Slade Architecture designs the first ever Barbie flagship
Tia Bauman, Tian Gao,
Jeremy Kim, Eliza Koshland, Chia-Ping Lin, Julia Malloy, Jeff Wandersman,
Palmer Thompson-Moss, Allison Weinstein (Architectural Designer)
35,000 square feet
AD Incorporated, China.
Located on the trendy Huai Hai Road in Shanghai China, Barbie Shanghai is the first-ever Barbie flagship. Opened in March 2009, the 35,000 square foot store holds the world’s largest and most comprehensive collection of Barbie dolls and licensed Barbie products, as well as a range of services and activities for Barbie fans and their families.
Mattel wanted a store where “Barbie is the hero”; expressing Barbie as a global lifestyle brand by building on the brand’s historical link to fashion. Barbie Shanghai is the first fully realised expression of this broader vision.
Barbie is an iconic brand known throughout the world and Mattel wanted to simultaneously re-focus the brand on its fashion heritage and define a global lifestyle brand
.Mattel saw architecture and design as the most powerful, cost-effective and meaningful way to achieve these goals and cohesively present varied Barbie-branded lifestyle products from around the world – from couture dresses and cosmetics for women to shoes and toys for toddlers.
Creating both a retail opportunity as a well as a brand-building position, Barbie Shanghai brings to life, in a physical space, the connection between the brand’s historical roots in fashion and Barbie’s unique ability to inspire girls to dream, discover and explore a world without limits.
Created around the understanding that every little girl has her own personal relationship with Barbie, the store brings that emotional connection to life through a range of experiences and special services celebrating aspiration, dreams, fashion and beauty. Barbie Shanghai houses the world’s largest and most comprehensive collection of Barbie dolls and lifestyle products including fashions, cosmetics, accessories and publishing.
The flagship features a variety of activities that allow girls to express creativity in a way that celebrates girls’ individuality while connecting back to the brand’s core values. Ranging from a Design Center where girls learn to be doll designers creating their own custom doll and design portfolio, to a Fashion Stage where girls create and show off their own outfits “pulled” from the ultimate Barbie closet; the essence of Barbie style is brought to new levels in ways girls can make their own.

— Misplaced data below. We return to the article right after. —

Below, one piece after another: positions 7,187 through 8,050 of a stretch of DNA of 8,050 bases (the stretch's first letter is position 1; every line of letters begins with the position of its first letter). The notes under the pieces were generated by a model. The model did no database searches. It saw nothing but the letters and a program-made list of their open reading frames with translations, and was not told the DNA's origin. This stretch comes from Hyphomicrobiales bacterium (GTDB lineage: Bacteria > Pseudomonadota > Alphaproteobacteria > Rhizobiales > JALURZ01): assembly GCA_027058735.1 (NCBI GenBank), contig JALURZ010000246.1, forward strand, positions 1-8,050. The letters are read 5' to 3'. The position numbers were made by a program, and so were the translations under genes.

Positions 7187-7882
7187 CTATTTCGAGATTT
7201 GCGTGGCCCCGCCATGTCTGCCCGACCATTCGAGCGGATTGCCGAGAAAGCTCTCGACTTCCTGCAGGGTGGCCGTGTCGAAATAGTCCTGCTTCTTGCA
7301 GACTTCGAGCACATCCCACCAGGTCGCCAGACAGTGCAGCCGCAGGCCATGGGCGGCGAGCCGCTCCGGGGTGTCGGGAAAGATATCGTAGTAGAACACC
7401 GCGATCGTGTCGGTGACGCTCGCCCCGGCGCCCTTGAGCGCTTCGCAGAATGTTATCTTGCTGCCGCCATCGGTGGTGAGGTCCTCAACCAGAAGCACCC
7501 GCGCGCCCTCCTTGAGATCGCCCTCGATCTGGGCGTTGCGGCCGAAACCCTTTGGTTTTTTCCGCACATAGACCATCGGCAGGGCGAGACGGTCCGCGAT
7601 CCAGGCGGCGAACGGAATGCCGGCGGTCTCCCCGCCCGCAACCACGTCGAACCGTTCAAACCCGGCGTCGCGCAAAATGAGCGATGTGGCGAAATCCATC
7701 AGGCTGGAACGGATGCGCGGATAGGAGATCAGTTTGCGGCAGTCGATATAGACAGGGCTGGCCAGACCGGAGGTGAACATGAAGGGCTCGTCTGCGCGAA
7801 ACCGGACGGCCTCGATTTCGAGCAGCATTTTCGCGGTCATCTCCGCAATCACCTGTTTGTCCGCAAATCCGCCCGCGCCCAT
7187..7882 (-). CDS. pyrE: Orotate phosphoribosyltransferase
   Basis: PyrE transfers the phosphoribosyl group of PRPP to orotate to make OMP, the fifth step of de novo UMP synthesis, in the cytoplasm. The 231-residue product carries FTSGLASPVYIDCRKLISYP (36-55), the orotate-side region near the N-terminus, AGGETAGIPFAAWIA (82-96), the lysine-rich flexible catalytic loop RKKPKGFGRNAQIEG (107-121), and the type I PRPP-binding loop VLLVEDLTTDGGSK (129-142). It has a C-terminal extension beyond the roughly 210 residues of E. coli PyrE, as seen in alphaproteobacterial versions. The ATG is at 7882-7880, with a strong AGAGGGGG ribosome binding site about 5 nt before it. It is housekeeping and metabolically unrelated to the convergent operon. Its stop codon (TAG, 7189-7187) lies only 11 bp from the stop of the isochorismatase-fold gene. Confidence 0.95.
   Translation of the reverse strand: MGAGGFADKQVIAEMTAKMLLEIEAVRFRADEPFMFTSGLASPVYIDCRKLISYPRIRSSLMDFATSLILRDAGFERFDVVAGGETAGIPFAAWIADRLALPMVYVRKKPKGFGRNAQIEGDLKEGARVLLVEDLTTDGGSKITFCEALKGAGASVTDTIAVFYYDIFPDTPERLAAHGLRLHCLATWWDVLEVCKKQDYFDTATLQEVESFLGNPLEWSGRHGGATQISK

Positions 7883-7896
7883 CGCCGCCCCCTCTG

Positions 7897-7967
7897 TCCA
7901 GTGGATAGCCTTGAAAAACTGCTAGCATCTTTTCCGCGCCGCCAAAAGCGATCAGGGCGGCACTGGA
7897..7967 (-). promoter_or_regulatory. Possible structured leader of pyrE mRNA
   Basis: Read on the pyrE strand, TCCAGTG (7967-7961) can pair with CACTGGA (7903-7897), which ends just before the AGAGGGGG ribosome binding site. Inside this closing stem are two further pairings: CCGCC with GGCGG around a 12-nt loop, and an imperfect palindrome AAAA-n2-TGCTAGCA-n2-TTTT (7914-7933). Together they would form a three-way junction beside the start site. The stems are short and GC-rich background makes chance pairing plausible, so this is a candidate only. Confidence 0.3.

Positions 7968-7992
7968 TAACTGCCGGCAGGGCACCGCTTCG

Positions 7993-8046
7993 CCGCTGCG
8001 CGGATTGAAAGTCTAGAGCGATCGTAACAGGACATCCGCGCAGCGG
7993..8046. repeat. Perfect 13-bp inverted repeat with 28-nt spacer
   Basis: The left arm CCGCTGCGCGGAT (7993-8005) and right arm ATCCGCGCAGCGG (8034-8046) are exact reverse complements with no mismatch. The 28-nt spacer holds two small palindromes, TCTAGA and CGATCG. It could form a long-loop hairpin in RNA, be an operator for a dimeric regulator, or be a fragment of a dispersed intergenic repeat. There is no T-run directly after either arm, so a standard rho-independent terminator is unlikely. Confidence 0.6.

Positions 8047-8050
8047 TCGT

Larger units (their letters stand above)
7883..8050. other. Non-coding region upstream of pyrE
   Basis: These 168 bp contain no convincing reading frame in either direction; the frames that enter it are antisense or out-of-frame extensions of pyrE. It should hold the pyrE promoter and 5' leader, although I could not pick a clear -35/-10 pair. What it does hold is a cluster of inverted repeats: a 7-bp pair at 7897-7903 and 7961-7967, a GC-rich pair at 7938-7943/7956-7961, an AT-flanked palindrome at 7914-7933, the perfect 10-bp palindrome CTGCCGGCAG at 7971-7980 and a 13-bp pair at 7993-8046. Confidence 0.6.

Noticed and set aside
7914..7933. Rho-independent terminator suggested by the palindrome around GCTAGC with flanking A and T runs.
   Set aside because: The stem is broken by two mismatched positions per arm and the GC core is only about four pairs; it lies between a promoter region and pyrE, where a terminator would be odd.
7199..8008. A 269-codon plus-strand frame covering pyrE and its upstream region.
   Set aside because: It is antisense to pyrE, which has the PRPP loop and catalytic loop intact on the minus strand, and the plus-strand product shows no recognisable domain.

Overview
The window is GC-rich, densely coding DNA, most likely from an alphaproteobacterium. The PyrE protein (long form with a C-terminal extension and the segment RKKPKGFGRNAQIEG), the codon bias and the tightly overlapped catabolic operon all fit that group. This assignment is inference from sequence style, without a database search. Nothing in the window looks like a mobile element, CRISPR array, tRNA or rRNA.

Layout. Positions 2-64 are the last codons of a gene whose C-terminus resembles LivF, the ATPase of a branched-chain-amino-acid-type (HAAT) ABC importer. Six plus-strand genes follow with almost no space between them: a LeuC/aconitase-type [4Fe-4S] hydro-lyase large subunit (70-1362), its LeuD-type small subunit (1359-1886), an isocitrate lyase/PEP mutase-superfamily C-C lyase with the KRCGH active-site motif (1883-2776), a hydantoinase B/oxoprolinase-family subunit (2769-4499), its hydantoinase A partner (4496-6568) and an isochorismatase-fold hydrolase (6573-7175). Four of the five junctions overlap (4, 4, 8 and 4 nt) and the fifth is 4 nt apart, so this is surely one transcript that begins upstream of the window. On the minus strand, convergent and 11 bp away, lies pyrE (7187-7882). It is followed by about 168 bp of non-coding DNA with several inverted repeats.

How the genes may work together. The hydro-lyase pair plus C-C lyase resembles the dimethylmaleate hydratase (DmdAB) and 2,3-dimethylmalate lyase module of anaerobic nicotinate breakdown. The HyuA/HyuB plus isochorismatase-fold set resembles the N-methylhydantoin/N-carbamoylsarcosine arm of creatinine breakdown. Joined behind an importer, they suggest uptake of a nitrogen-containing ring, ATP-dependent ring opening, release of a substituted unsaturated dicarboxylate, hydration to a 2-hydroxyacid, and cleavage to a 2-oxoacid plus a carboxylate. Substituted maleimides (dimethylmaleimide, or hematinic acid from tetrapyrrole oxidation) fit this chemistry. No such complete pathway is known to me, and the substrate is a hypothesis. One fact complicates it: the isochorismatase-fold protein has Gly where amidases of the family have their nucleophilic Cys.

Celebrating the brand’s global appeal is the Dolls of the World library where girls can see dolls representing cultures from around the world and read books that bring those cultures to life.
A sophisticated pink and black restaurant created at the direction of renowned chef and chocolatier David Laris features a full menu designed for divas of all ages.
Slade Architecture led the design including the exterior, interior, fixtures, and furnishings. Slade’s design is a sleek, fun, unapologetically feminine interpretation of Barbie: past, present, and future.
Working with an existing structure, Slade Architecture created a new façade that combines references to product packaging, decorative arts, fashion and architectural iconography to create a modern identity for the store, expressing Barbie’s cutting-edge fashion sense and history.
The façade is made of two layers: moulded, translucent polycarbonate interior panels and flat exterior glass panels printed with a whimsical lattice frit pattern. Slade collaborated with designers at BIG, who created the final exterior frit graphics. The two layers reinforce each other visually and interact dynamically through reflection, shadow and distortion.
Visitors are enveloped by curvaceous, pearlescent surfaces of the lobby, leading to a pink escalator tube that takes them from the bustle of the street, to the double-height main floor.
The central feature is a three-story spiral staircase enclosed by eight hundred Barbie dolls. The staircase and the dolls are the core of the store; everything literally revolves around Barbie.
The staircase links the three retail floors:
The women’s floor: Women’s fashion, couture, cosmetics and accessories.
The doll floor: Dolls, designer doll gallery, doll accessories, and books. The Barbie Design Center, where girls design their own Barbie is also on this floor. (This activity was planned by Chute Gerdeman Retail and designed by Slade Architecture.)
The girls’ floor: Girls fashion, shoes and accessories. The Barbie Fashion Stage, planned and designed by Chute Gerdeman Retail, where girls take part in a real runway show, is also on this floor.
The Barbie Café, also designed by Slade Architecture, is on the top floor.
Throughout the retail areas, Slade played with the scale differences between dolls, girls and women. They reinforced the feeling of youth and the possibilities of an unapologetically girlish outlook (regardless of age) by mixing reality and fantasy and keeping play and fun at the forefront – to create a space where optimism and possibility reign supreme as expressions of core Barbie attributes.
About the Designers
James Slade, Aia Leed-AP
James holds a Bachelor’s of Arts degree from Cornell University as well as a Master’s degree in Architecture from Columbia University where he was awarded an Honour Award for Excellence in Design upon graduation. In 2002, he co-founded Slade Architecture. James has an expansive design perspective coloured in part by his Colombian heritage and significant periods living abroad in London, Bogota and Rome.
Hayes Slade, Aia
In 2002, Hayes co-founded Slade Architecture and is a licensed architect in New York. Hayes’ design approach is informed by her experiences living and working in London and Rome as well as her time with other related endeavours – structural engineering, web-design/branding, jewellery designing and consulting.